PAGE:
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Travis County family wins restraining order, demands developer stop bulldozing historic Black-owned farmland

  • The Alexander Farm was deeded to then-enslaved Daniel Alexander, a nationally recognized horse breeder and trainer, in 1847 by the namesakes of Travis County’s McKinney Falls State Park
  • The Alexanders’ legal action asks for the Court to stop AMTEX Multi-Housing, LLC from trespassing upon, destroying, and razing parts of The Alexander Farm during the developers’ building process
  • The Alexander Farm has passed from generation to generation of Alexander descendants, is historically certified by the Texas Department of Agriculture, and is still an operating family farm managed by sixth-generation descendants of Daniel Alexander and his mother, Ceny

AUSTIN, Texas (January 12, 2023) – Descendants of one of Travis Countys earliest Black “racehorse men” have been granted an emergency temporary restraining order (TRO) and injunction against a California-based developer in Travis County District Court. The TRO granted by the court stops AMTEX Multi-Housing, LLC, from razing and destroying portions of The Alexander Farm’s private thruway that straddles the heart and length of the antebellum Black family farm and cemetery.

The Alexander Farm is historically notable as one of the few remaining Black-owned farms in the country, and even more significant because it has been owned and operated by the same family for 175 years and seven generations.

The farm was founded in 1847 by then-enslaved, nationally renowned horse breeder and trainer, Daniel Alexander. The McKinney family – namesake of a Travis County McKinney Falls State Park that was originally built as a Thoroughbred farm – made an economic arrangement with Daniel Alexander that included land in exchange for his horse training and breeding skills.

Speaking of the recent leveling of her family’s property, Rosalind Alexander-Kasparik said, “What the developers did is just so utterly wrong and traumatic. They trespassed on our heirs’ property, and razed the ancient thruway by which my family traversed our farm. This is the land that sustained my ancestors when they were enslaved. It sustained our family, their descendants, for generations since. The takers must be stopped, held accountable for their trespass against us, and prevented from inflicting further  harm to our family land.”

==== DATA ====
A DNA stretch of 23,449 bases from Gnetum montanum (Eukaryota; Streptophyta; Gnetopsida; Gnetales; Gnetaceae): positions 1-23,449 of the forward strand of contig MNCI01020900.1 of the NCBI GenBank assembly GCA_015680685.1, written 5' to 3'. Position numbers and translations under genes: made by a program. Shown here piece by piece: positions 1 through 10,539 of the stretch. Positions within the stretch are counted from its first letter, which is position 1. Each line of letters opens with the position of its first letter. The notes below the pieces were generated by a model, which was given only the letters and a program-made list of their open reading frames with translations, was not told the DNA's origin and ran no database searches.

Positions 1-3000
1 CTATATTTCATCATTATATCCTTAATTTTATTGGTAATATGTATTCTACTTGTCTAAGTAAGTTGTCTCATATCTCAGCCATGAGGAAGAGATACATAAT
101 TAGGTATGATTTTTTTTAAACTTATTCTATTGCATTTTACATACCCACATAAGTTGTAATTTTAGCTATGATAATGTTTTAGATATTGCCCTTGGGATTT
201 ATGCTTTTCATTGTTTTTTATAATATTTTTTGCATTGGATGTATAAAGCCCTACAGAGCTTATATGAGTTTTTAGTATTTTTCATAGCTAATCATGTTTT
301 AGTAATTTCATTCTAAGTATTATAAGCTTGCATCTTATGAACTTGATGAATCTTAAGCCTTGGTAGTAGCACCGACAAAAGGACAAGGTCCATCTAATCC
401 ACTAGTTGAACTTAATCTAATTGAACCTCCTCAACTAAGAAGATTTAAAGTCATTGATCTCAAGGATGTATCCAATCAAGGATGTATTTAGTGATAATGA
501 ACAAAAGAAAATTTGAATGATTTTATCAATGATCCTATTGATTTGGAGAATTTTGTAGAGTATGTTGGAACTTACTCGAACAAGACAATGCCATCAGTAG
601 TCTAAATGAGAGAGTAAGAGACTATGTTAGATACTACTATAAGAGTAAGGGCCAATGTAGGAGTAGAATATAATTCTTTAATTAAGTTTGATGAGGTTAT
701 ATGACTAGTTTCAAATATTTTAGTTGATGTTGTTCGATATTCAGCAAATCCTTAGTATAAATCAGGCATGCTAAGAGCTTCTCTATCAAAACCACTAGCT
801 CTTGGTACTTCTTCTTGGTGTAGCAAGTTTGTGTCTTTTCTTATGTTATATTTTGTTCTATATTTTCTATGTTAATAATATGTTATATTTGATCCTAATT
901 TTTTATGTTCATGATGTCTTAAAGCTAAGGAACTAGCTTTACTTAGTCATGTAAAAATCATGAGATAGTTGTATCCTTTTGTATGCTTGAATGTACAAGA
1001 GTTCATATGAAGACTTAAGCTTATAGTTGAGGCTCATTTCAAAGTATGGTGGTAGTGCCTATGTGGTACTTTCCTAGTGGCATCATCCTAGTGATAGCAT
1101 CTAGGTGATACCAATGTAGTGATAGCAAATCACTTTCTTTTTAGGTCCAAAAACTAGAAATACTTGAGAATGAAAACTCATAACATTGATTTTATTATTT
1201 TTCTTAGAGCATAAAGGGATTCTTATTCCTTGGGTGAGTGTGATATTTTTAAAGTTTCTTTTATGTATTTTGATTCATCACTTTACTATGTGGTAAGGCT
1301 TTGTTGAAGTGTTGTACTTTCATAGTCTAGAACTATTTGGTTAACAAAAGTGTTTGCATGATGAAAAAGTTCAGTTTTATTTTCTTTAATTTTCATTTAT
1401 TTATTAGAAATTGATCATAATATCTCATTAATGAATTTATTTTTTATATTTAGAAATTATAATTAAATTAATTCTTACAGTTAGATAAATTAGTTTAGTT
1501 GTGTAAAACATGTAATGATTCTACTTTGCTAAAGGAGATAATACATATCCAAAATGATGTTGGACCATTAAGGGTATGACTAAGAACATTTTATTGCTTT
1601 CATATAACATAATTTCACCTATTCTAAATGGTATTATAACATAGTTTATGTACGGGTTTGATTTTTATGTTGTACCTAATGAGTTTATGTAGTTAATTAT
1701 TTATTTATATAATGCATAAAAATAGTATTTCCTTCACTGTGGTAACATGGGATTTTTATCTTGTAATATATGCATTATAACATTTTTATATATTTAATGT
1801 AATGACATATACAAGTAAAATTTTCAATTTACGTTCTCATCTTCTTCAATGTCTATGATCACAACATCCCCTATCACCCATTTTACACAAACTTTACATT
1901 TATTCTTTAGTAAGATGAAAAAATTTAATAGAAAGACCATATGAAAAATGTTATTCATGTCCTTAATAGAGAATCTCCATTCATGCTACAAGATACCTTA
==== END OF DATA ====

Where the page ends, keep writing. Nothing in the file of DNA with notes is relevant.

Alexander-Kasparik said the familys communications to AMTEX to cease and desist from bulldozing the Alexander property and informing them of the historical significance of The Alexander Farm were ignored. Therefore, availing themselves of the legal system was the Alexander family’s only recourse.

Attorney Ashton G. Cumberbatch, Jr., special counsel with McGinnis Lochridge – Austin’s oldest law firm – led the team representing the Alexander family in their petition for a restraining order.

“Litigation was not the first path of choice for the Alexander family,” said Cumberbatch. “But without open channels of communication, it became the only option to stop the offenses that were occurring on The Alexander Farm and to the Alexander legacy – both rich pieces of Texas’s heritage. This TRO is an important first step in preserving  that heritage.”

Cumberbatch added: “And now that the litigation process has opened the communication between the parties, we’re hopeful this will result in a mutually satisfactory resolution.”

“We want to honor the heritage of the Alexanders, who were this farm’s smart and steadfast founders as they gave so much to the county and to Texas,” said Marcellus Alexander, Jr. “They also instilled in us a fighting spirit and an enviable work ethic, which we’ll use to protect their legacy for our next generation.”

The Texas Department of Agriculture has historically certified The Alexander Farm under its Family Land Heritage program, which recognizes farms in operation for 100 years or longer. Austins Carver Museum first  recognized the Alexander family in 1977 as a founding Black Austin family in its ongoing permanent exhibit. Daniel Alexander’s seminal role as Thoroughbred and Quarter horse trainer of Sam Houston’s horse, Copper Bottom, in Galveston was also featured in Black Cowboys: An American Story at San Antonio’s Witte Museum. Alexander is nationally recognized in the Library of Congress’ US History of Horse Racing. A representation of Daniel Alexander holding the reins of America’s first great racehorse, Sir Archy (whose descendants include Secretariat), may be seen in the recently conserved 1823 Alvan Fisher painting of the two champions. The 200-year-old fine art painting is housed at the Texas State Archives in Austin.

“I want to help people understand that any portion of our land is not just dirt for developers to churn and bury,” says Alexander-Kasparik. “The land that they trespassed and bulldozed is part of the life’s work, hope and dreams of those Alexanders who came before us – of those without whom we would not be here. Of those we will never forget.”

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